Oxford police Chief Bill Partridge said officers responded to a call at Presley Auto Sales on U.S. 78 east of Alabama 21 around 9 a.m. Tuesday where a man had damaged several cars and was yelling at employees.
Officers arriving at the scene found the man in a red Dodge Charger, swearing loudly and gripping the steering wheel.
“He was irate, sweaty, and his speech was all incoherent,” Partridge said. “His hands were bloody and his pants were down.”
Partridge said an employee at the lot told police the man had beat his fists against the windshield of the car to get in the vehicle. He had attempted to get into a Ford Mustang before he smashed the windshield of the Charger, police said. Both vehicles had blood stains.
When officers ordered the man out of the car, he refused, police said. An officer attempted to grab the man by the arm, and then the man jumped into the passenger seat, ripping off the vehicle’s gear shift in the process, Partridge said.
After getting out of the car, the man dropped the gear shift and ran after an officer, who used his stun gun on the man. After handcuffing the man, officers noticed he appeared to be shorts of breath, and took him to Regional Medical Center. He was pronounced dead at 9:45 a.m., Partridge said.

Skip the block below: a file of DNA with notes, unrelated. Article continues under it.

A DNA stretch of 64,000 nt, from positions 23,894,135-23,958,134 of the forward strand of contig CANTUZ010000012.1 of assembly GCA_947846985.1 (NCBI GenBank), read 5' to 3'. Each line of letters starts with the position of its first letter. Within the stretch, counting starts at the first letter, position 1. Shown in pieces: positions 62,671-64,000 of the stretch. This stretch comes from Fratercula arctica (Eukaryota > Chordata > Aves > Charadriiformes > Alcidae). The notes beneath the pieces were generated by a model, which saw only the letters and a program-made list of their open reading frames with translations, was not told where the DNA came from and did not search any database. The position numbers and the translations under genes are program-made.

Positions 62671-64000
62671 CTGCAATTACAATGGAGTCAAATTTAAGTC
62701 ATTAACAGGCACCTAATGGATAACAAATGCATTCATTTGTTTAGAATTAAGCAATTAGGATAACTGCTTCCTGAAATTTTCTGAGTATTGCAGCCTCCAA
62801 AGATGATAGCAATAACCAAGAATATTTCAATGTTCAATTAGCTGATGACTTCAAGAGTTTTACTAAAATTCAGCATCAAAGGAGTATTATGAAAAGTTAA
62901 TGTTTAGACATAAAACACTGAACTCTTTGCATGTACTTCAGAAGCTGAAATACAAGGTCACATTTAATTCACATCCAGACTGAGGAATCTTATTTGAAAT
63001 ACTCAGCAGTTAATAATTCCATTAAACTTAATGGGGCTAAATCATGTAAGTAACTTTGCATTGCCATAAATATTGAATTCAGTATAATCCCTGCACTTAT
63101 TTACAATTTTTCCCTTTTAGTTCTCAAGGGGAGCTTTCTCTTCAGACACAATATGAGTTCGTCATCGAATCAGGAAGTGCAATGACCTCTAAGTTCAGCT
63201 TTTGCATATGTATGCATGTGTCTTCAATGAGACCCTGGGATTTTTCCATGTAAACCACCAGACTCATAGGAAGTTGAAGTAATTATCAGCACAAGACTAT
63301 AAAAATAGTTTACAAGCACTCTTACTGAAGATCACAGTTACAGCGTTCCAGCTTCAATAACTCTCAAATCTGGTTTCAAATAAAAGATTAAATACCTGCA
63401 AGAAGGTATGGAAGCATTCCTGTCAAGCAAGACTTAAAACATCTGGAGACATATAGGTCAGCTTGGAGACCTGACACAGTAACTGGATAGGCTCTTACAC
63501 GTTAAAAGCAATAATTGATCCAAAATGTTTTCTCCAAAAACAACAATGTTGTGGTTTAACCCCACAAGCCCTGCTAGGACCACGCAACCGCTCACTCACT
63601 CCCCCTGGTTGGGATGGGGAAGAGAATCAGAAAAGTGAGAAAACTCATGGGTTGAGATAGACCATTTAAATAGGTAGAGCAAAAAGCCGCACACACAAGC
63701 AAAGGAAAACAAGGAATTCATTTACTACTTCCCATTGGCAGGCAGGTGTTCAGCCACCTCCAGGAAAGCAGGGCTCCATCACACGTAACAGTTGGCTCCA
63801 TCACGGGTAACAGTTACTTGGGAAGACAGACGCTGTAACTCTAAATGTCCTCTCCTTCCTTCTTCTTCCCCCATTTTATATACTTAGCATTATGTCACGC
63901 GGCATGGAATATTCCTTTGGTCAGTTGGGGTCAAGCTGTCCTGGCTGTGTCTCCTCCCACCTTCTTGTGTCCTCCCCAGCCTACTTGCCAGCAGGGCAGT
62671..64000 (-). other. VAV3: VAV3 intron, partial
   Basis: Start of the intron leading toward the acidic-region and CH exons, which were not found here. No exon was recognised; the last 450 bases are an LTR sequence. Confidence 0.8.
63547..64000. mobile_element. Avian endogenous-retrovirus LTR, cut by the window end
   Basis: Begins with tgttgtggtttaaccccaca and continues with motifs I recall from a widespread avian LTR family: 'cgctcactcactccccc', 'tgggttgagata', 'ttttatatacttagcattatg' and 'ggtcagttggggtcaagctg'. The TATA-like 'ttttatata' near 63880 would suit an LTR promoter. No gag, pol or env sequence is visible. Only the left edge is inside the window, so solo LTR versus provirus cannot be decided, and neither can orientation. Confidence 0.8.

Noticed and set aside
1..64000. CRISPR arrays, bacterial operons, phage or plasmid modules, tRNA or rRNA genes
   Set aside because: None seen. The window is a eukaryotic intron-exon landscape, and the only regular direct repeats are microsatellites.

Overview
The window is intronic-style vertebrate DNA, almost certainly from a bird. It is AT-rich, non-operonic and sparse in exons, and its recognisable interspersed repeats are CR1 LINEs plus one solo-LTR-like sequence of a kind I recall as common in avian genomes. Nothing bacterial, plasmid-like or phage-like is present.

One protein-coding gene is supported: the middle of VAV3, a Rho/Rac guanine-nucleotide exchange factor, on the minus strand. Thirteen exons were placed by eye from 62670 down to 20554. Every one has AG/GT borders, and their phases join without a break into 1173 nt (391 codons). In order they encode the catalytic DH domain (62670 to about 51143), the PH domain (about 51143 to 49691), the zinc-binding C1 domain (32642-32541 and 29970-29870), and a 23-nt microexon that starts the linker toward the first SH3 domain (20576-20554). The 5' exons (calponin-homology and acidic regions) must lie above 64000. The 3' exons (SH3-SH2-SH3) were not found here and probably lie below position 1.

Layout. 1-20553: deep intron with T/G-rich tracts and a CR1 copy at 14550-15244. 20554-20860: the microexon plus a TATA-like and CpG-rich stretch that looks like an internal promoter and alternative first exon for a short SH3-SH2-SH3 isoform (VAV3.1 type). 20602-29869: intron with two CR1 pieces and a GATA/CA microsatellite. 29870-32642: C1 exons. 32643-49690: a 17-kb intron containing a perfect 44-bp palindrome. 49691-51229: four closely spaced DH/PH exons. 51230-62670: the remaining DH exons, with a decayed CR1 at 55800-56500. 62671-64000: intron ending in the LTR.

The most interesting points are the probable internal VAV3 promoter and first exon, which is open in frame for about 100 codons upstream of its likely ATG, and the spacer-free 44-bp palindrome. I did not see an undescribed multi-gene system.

As of 4 p.m. Tuesday, the man still had not been identified, Partridge said. Officers were unable to find any identification on the man or in the vehicle he drove to the lot. The Oxford Police Department is now working with investigators at the Jasper County, Ga., Sheriff’s Office where the vehicle’s tag was registered, in hopes of learning the man’s identity.
“We still don’t know who this man is,” Partridge said. “We don’t know why he was acting this way, or why he went to that car lot. There are still a lot of unanswered questions.”
Partridge said he believes the man might have been suffering from excited delirium syndrome, a medical condition consisting of a mixture of delirium, agitation and anxiety which can result in violent and bizarre behavior and cause sudden death. The condition is usually related to drug use, Partridge said. Partridge said he’s studied the condition through stun gun training, but has never witnessed the condition first-hand.
The body was sent to the coroner’s office, and an autopsy will take place in Huntsville, Partridge said.
Partridge said he could not release the name of the officer who fired the stun gun until after an investigation into the incident, but said he believes the officer acted appropriately in the situation.
“It’s a very unfortunate thing that this man died, but our officer safety and public safety comes first,” Partridge said. “Sometimes we’re put into situations where we have to do things we don’t want to do.”
Staff writer Brian Anderson: 256-235-3546. On Twitter @BAnderson_Star.